It happens,  in the immortal words of Aldous Huxley, you pays your money and you takes your choice. 

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In her DFDS days the open deck seemed to be exclusively used for trailers (and it was usually packed with them on the 'unprofitable' Harwich-Esbjerg route), I wonder if any were ever lost when she was on the North Sea?

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14 minutes ago, Ryan_H said:

In her DFDS days the open deck seemed to be exclusively used for trailers (and it was usually packed with them on the 'unprofitable' Harwich-Esbjerg route), I wonder if any were ever lost when she was on the North Sea?

A  full 40ft container on trailer weighs 30 tonnes, I doubt she'd lose any of those unless it was particularly rough, mind you it's not uncommon for container ships to lose them in the channel.

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51 minutes ago, jonno said:

A  full 40ft container on trailer weighs 30 tonnes, I doubt she'd lose any of those unless it was particularly rough, mind you it's not uncommon for container ships to lose them in the channel.

Don't they chain them down if it's looking particularly rough? Ed 

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31 minutes ago, Cabin-boy said:

Don't they chain them down if it's looking particularly rough? Ed 

They all lock together as part of the intrinsic design of the container system.  But I don’t think there is any additional chaining.

To be honest, I think it is rare for containers to be lost in the English Channel - it rarely gets rough enough.  But out in the oceans it is a different matter, and loss of containers in the oceans is not uncommon.

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Oh right, sorry.  Yes they will chain them.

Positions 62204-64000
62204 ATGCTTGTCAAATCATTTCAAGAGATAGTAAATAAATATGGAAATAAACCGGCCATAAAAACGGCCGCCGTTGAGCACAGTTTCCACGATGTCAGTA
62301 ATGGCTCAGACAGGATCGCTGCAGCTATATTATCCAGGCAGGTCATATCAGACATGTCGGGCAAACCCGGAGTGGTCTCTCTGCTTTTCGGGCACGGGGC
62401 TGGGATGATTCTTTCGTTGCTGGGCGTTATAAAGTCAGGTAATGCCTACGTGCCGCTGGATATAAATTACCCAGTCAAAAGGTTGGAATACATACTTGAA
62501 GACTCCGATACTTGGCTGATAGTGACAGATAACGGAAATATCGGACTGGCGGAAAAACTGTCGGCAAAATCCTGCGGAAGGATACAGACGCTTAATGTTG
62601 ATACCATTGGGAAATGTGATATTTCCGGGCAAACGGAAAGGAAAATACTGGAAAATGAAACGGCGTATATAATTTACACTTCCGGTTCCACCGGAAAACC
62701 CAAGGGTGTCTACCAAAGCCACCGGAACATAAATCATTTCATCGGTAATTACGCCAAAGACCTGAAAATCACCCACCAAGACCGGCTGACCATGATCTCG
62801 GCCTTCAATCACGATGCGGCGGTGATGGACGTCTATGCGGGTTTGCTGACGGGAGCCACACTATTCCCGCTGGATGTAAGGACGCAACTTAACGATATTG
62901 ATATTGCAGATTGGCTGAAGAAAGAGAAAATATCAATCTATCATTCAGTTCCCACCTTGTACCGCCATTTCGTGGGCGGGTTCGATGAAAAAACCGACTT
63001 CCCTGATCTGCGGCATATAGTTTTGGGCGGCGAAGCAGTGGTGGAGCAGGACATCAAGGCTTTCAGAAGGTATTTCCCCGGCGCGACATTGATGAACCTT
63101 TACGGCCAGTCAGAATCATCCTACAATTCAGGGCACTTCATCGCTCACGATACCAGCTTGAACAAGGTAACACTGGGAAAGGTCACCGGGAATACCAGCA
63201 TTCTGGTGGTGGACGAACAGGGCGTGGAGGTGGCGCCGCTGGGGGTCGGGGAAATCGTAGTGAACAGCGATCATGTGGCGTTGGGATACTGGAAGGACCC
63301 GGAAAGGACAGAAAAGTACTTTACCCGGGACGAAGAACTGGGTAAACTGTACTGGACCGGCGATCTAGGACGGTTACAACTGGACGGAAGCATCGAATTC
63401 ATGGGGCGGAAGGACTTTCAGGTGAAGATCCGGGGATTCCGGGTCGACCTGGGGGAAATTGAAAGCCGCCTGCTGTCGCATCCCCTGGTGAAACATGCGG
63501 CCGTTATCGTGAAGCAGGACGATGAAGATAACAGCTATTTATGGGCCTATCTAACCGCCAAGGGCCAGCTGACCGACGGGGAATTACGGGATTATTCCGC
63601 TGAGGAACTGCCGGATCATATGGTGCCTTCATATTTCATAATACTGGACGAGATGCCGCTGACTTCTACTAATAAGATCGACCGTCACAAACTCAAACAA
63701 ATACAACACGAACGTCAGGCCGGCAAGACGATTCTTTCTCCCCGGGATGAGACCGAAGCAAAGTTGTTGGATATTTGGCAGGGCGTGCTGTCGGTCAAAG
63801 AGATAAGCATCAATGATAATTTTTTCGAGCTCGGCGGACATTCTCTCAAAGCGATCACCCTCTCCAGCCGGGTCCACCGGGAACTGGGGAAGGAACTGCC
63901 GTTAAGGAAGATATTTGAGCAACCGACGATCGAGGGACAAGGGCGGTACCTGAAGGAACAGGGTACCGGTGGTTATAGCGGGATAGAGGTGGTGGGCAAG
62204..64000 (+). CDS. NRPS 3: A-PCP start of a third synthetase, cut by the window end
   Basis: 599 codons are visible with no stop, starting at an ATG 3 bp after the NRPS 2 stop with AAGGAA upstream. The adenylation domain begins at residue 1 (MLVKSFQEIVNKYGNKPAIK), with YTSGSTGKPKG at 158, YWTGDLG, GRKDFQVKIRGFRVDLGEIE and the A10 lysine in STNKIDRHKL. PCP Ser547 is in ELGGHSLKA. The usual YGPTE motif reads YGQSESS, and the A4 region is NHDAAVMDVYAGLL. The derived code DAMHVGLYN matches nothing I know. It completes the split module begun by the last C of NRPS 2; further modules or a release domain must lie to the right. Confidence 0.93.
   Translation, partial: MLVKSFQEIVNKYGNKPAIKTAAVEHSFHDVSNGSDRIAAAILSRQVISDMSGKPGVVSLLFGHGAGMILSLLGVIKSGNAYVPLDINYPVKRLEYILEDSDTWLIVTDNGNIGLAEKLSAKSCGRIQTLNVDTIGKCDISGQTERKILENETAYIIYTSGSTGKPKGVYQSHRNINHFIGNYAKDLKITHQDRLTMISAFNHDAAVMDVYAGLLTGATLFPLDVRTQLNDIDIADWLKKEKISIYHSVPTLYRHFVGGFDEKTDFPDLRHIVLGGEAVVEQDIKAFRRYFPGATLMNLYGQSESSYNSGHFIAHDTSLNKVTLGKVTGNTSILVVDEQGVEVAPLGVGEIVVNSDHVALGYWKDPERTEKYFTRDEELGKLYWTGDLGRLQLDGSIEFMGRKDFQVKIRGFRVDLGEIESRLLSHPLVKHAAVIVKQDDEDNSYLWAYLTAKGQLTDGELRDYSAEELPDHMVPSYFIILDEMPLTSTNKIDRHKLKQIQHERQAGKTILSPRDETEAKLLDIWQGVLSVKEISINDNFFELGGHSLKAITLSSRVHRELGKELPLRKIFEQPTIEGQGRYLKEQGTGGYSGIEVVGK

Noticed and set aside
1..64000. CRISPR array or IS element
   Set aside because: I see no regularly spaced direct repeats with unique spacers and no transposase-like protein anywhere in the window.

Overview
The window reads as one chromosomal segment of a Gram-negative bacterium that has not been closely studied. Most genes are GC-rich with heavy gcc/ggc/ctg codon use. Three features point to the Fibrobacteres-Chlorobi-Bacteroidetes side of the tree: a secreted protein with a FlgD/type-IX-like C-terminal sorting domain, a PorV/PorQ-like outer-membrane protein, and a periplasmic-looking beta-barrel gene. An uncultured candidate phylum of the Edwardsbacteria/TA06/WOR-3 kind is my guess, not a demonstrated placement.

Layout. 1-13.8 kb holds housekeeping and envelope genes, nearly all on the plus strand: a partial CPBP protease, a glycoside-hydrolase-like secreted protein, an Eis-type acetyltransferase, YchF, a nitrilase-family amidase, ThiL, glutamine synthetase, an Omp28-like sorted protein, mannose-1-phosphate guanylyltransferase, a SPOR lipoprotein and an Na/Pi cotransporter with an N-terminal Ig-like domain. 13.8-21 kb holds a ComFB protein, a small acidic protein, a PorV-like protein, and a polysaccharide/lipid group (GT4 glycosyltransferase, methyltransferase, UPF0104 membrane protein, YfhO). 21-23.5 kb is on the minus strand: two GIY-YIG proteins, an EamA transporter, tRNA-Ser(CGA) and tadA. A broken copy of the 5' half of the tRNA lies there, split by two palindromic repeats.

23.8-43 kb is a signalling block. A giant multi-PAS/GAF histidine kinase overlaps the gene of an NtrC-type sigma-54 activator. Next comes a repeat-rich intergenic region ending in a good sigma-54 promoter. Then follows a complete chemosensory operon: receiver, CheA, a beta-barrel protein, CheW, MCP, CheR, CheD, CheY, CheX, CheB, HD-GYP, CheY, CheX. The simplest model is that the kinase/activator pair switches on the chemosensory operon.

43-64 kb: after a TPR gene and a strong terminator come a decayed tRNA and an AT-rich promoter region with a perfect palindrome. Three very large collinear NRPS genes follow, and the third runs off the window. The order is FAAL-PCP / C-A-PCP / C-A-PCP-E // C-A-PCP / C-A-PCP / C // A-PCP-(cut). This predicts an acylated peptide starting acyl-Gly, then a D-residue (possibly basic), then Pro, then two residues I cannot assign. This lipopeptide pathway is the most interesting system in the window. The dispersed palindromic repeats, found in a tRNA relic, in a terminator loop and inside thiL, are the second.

Do you remember the pictures of Riverdance on her side on Blackpool beach?  The chaining did a remarkable job of keeping the open-deck trailers secured to the deck for days, even though the deck was vertical.

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35 minutes ago, Gareth said:

They all lock together as part of the intrinsic design of the container system.  But I don’t think there is any additional chaining.

 

There is additional chaining. Usually crossed turnbuckles. I'll find an article or something similar later.

 

And yeah. Trailers and artics etc are always lashed. Even if the sea is like glass.

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Indeed.  And not primarily to stop them falling off, but mostly to stop them shifting.  The need to stop them shifting applies equally to heavy trailers in the main enclosed car decks.  (Shifting cargo was, after all, what led to Riverdance getting into trouble in the first place).

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Yep the turnbuckle eyes are part of the deck plating, the ones I've seen  attached to HGV's look like mini acrow props. Wheel chocks stop forward and back motion but the crew can only deal with the possible lateral movement of the heavy trucks.

I think in most cases the crew are a bit snookered as apart from wheel chocks there's nothing for them to use on motorhomes and caravans, there's no visible articulation for them to attach to and even normal motorway turbulence created by overtaking moves them around a fair bit, suspensions are a bit on the bouncy side too.   

3 hours ago, Gareth said:

Indeed.  And not primarily to stop them falling off, but mostly to stop them shifting.  The need to stop them shifting applies equally to heavy trailers in the main enclosed car decks.  (Shifting cargo was, after all, what led to Riverdance getting into trouble in the first place).

Let's not forget the mess Epsilon's internal car decks were in when she sailed and everyone else stayed at home.